Sodus Bay – access is tricky due to low water and infrastructure. Plan to slow down and be mindful of sediment movement that has occurred due to the low water.  Water temperatures are warmer but the fish are still there in areas where there are deeper waters and weed stands. Counterproductive, yes.  Along Crescent Beach and the Island area the weeds have been dense. The harvesting program has worked from Margareta Launch to Northern LeRoy Island areas to remove as many weeds as possible with access (which is troublesome). Why haven’t they clear cut? Because we are trying to manage over 1000 acres of flow and fisheries. A serpentine pattern was cut through the weed barriers to allow water flow. Some additional break off will occur because of the disturbance.

East Bay – looks pretty good but evaporation rates are going to have an impact. Make sure to be mindful of sediment and structure movement due to the already shallow nature of the embayment on the western areas. June 4, 2021 EBIA reported their chemical treatment was applied and so far vegetation growth does not look bad.

Port Bay – Overall the north-end recreation areas look good. Be careful of sediment movement as there are a few areas that went from deep to very very shallow along the northern eastern side. Wolcott Creek inlet near the South NYSDEC Launch (closed) has large die off of weeds which were matted and collection as of Monday, June 28th. The lack of rain in this area is not producing much contribution to water levels in the Bay. If you have dock areas on the southern end, graves point, Thompkins point, along the N. Maple Rd, and some of the smaller roads on the east side, please try and mitigate material in dock areas by raking it and letting it dry.   It isn’t the best thing to do on a holiday weekend but it may help preserve non toxic and potentially toxic algal blooms within the next few weeks.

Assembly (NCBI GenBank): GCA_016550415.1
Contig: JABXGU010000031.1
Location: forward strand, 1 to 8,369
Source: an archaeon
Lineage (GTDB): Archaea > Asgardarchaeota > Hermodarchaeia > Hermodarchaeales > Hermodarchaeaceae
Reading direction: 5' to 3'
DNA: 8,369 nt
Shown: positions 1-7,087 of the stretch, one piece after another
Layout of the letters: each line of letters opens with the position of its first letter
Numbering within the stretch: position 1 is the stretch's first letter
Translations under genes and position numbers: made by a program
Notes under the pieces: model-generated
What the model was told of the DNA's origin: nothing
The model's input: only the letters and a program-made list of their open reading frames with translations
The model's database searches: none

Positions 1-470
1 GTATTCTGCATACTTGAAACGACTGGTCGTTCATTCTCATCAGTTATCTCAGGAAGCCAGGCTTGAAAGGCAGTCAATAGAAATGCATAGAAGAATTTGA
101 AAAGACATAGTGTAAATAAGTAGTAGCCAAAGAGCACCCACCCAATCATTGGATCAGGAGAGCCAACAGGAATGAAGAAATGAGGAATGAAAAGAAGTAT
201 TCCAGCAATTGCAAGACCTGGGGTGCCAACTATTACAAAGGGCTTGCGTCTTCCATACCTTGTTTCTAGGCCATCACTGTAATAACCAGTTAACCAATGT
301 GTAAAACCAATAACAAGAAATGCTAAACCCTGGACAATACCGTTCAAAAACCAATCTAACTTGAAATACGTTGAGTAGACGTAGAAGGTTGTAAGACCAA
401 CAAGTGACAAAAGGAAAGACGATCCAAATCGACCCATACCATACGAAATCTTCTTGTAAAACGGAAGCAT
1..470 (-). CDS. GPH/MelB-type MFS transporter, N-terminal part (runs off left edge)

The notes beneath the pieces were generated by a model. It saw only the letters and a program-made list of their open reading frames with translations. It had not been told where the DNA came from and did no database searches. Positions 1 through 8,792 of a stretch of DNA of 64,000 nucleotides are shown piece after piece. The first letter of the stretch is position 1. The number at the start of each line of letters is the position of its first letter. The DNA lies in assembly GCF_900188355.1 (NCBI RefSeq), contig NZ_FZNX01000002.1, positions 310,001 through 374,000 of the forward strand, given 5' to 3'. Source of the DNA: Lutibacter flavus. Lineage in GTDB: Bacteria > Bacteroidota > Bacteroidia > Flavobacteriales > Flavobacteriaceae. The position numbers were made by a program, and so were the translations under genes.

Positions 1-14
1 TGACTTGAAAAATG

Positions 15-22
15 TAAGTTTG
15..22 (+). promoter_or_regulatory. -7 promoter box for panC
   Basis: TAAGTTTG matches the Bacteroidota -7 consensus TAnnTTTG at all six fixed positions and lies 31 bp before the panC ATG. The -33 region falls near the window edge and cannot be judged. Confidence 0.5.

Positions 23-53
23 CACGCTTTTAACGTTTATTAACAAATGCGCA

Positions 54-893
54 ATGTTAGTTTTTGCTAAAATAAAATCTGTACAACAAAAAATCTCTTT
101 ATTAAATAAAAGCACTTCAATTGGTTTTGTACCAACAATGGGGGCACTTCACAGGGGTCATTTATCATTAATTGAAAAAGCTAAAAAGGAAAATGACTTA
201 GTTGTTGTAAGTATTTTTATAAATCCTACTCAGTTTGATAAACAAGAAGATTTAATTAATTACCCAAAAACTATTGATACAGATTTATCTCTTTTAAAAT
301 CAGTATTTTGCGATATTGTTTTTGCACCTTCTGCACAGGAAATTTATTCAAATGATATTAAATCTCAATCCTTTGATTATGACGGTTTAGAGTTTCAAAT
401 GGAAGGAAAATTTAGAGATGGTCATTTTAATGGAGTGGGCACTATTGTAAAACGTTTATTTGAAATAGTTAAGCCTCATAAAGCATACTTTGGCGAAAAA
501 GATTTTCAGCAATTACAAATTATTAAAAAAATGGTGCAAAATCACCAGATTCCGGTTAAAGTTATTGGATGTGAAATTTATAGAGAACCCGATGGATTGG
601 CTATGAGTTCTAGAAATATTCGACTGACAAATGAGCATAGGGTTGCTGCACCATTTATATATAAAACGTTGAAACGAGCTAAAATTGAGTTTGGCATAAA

Blind Sodus Bay – has several stands of three types of early season weeds that are in the process of maturity right before the holiday and the bay will turn over probably this weekend. Small Pond Weed, Magnus and Curly Pond Weed are what can be viewed in the below photos. These are low growing weeds that look larger due to the lack of water. At maturity they are about 24-36’’. In a three week period the stands have gone from growth, to maturity and now recycling as you begin to see the feathering of algae growing on them.  Weed mats, while more than the last two years, will die off in the next week.  There was an ale wive die off the first stretch of 90 degree weather three weeks ago. Technical staff saw reminisce along the eastern shoreline which probably contributed to the rapid aging of the stand.

Maxwell Bay – very shallow even for kayakers. Do not try to get out and stand up it is muck full of botulism spined water chestnut seeds. Stick to the creek channel center and you can access the lake.

Canal and Seneca River – waters are still being held back due to maintenance unable to be managed in 2020. Minimal flow is occurring and good for fishing and small craft access at various locations.